In the tradition of the Clintonometer and the Trump Apocalypse Watch, the Impeach-O-Meter is a wildly subjective and speculative daily estimate of the likelihood that Donald Trump leaves office before his term ends, whether by being impeached (and convicted) or by resigning under threat of same.
It’s still boggling my brain and mind that so many elected Republicans and conservative-leaning business leaders denounced (or implicitly denounced, via their own pointed condemnations of white supremacists) Donald Trump’s reaction to events in Charlottesville, Virginia. After all, Trump’s connections to the alt-right white supremacist movement were already very public. His claim that “many sides” were to blame for violence in Virginia was just a new twist on the familiar right-wing assertion that Black Lives Matter–style “identity politics” activists promote extremism and hatred. Republicans have been defending and promoting Confederate iconography for years. And as Nate Silver explains at FiveThirtyEight, the controversy over Trump and Charlottesville doesn’t appear to have convinced any actual voters to change their minds about POTUS. Why was this incident—and, not say, hiring Steve Bannon—so upsetting to so many powerful figures?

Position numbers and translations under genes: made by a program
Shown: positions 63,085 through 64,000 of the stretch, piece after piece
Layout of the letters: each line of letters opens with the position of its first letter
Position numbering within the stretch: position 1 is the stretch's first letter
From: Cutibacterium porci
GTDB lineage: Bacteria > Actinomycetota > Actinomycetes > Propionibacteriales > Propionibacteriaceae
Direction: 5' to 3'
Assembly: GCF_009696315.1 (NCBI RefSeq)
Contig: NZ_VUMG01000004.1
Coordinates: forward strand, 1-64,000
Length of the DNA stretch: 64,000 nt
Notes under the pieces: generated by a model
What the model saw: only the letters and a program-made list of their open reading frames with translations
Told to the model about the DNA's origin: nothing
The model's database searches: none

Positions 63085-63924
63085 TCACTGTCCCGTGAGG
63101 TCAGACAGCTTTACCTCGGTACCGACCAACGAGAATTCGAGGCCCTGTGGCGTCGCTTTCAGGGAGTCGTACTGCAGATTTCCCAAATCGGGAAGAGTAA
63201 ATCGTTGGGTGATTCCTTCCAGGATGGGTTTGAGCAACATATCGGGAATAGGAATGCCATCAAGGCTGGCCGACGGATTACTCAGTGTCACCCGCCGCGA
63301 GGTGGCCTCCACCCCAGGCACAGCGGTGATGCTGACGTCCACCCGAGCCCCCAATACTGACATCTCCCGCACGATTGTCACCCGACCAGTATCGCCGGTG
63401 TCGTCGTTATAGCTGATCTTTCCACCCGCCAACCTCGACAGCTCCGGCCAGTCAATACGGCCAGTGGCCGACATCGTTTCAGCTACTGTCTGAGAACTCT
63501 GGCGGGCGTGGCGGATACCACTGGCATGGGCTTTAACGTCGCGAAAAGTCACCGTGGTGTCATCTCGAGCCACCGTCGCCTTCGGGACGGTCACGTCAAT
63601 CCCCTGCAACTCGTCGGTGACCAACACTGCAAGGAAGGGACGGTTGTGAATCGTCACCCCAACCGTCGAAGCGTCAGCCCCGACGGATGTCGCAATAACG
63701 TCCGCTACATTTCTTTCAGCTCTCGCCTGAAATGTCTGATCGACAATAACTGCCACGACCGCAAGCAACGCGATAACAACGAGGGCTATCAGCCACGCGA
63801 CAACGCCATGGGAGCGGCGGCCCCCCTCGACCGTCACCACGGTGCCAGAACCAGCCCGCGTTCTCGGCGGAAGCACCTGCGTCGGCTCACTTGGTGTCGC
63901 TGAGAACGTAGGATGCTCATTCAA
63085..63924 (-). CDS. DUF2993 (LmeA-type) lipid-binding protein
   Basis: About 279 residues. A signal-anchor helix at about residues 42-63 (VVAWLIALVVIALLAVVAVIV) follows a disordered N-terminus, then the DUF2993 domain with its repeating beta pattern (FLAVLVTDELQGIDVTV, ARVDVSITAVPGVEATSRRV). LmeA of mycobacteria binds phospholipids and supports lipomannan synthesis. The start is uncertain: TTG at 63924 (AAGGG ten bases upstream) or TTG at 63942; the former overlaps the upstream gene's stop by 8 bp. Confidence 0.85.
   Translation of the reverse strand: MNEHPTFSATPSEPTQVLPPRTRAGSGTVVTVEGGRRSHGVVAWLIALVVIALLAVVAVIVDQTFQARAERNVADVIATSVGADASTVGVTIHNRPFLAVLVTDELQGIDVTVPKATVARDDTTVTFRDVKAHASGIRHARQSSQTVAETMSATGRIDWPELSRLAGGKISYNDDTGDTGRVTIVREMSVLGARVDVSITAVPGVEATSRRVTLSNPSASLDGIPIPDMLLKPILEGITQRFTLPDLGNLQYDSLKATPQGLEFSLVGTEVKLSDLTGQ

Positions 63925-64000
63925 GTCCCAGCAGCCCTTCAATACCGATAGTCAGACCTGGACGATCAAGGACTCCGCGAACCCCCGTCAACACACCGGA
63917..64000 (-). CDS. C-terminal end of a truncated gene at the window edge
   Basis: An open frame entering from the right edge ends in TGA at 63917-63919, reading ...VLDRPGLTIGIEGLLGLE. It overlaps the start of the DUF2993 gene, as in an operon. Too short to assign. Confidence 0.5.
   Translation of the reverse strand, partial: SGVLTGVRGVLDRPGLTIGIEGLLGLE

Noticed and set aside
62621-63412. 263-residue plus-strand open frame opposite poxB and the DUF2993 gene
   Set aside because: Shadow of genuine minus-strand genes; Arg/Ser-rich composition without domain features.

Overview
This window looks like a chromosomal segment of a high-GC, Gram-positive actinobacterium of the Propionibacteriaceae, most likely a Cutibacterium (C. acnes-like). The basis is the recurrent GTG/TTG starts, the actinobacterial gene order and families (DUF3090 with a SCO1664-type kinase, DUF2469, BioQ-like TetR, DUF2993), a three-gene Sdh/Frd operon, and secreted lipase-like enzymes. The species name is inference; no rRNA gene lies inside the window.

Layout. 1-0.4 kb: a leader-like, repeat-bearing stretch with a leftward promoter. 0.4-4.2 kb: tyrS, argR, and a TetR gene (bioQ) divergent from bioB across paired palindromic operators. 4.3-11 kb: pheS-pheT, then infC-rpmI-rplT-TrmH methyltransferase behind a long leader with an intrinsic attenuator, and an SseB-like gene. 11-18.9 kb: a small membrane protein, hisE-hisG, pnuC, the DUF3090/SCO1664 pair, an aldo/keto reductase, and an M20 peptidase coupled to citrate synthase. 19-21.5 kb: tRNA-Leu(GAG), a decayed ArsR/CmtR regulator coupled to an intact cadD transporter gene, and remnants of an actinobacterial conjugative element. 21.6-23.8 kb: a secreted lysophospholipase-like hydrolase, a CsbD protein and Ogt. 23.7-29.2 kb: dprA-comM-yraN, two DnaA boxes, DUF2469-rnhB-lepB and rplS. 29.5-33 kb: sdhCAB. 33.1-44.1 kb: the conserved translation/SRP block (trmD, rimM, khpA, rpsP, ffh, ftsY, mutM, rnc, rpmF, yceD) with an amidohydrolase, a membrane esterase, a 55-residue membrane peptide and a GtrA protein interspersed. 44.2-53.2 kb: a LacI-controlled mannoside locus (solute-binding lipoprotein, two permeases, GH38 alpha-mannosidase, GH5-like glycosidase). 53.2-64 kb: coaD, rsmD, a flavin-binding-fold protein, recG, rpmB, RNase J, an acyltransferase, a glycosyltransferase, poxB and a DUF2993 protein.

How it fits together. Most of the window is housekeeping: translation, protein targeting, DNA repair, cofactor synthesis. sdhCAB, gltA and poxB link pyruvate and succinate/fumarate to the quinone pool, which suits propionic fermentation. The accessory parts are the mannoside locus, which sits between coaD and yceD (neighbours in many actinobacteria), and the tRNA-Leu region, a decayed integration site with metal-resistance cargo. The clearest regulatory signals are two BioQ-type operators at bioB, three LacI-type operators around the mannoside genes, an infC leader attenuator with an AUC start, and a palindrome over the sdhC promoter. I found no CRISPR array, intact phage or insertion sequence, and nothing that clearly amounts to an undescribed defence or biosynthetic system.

The best explanation may have been given by my colleague Michelle Goldberg in her piece on the khaki-clad, Tiki torch–carrying mass of College Republican types captured in several instantly iconic Charlottesville photographs:
The frog-in-the-pot metaphor is overused in the Trump era, but for good reason. No matter how much we keep reminding ourselves that this is not normal, we can’t help but acclimate to the new atmosphere. It’s become boring to point out for the millionth time that we’re being ruled by a crackpot racist and a handful of vindictive 4chan fascists. But in Charlottesville, the temperature went up a little too quickly. Suddenly Democrats and Republicans alike looked around and realized that the country is boiling.
The almost cartoonishly ugly images of torches and Confederate flags and street violence taken in Charlottesville were apparently just too explicit—too boiling hot, in Goldberg’s metaphor—to ignore, and it’s perhaps heartening to find out that there is still a line that can be crossed in the ol’ public discourse. But then again, it doesn’t really matter what CEOs and senators think as long as the polls continue to show that conservatives who aggressively reject racism don’t actually have a constituency left among actual American voters, does it?